Fig. 3

Multiparametric detection of a trapped particle. Illustration of a case revealing two distinct photophysical states (1, blue, 2, red) of a hypothetical fluorescent or fluorescently labeled sample: (a) brightness and anisotropy, (b) fluorescence lifetime and emission spectra, (c) mobility parameters μ and D. Monitoring all parameters simultaneously provides rich spectroscopic data, which can suggest a hypothetical model (d) for the system

Comparison to Passive Trapping and Confinement

Single particles can be spatially confined without the use of active feedback, by encapsulation in a nanochannel, nanocavity, gel, or vesicle. As with tethering a particle to a surface or bead, the primary concern is that the function or aspect of interest will be altered by these physical constraints that alter the local environment.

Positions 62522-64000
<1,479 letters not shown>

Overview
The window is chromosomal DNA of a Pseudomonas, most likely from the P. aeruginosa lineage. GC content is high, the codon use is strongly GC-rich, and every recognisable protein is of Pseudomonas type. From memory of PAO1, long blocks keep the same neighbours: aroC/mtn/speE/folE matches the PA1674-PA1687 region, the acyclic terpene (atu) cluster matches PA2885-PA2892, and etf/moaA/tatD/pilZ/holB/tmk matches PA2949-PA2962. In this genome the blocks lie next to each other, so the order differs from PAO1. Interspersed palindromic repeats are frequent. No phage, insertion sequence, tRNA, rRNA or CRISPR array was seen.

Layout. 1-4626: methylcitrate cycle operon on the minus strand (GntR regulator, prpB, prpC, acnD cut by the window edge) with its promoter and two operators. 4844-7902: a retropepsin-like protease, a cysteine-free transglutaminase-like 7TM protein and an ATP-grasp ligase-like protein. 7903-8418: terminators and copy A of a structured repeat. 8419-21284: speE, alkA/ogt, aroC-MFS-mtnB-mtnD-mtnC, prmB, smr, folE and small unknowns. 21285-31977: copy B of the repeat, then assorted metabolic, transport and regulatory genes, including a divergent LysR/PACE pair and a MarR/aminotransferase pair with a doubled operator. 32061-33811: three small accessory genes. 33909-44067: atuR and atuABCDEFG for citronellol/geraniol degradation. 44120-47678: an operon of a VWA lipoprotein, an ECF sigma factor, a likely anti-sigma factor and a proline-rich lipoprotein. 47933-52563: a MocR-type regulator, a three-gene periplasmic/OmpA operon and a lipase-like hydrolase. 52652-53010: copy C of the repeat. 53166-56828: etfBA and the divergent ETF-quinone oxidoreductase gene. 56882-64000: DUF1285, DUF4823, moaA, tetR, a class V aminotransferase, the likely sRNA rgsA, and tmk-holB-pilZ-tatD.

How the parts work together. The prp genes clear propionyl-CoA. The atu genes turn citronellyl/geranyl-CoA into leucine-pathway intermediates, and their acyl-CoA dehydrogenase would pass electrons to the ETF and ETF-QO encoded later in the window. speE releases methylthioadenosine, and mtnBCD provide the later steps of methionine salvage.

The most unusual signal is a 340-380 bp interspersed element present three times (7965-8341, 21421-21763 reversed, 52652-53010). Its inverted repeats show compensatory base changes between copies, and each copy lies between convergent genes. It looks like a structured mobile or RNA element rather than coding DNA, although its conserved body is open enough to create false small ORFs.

Popular passive trapping schemes, including optical tweezers, magnetic tweezers, and dielectrophoresis, require a local minimum in the potential. This minimum is difficult to generate for nanoscale particles because the trapping strength of these techniques relies on the polarizability of the trapped object, which scales roughly with volume. So, particles smaller than 100 nm in diameter cannot be trapped with biologically safe laser powers or voltages. Anti-Brownian traps typically outperform these passive trapping approaches for trapping particles smaller than 100 nm all the way down to 1 nm. Passive hydrodynamic and thermophoretic traps can also trap very small particles but cannot prevent the accumulation of multiple particles at the trap minimum.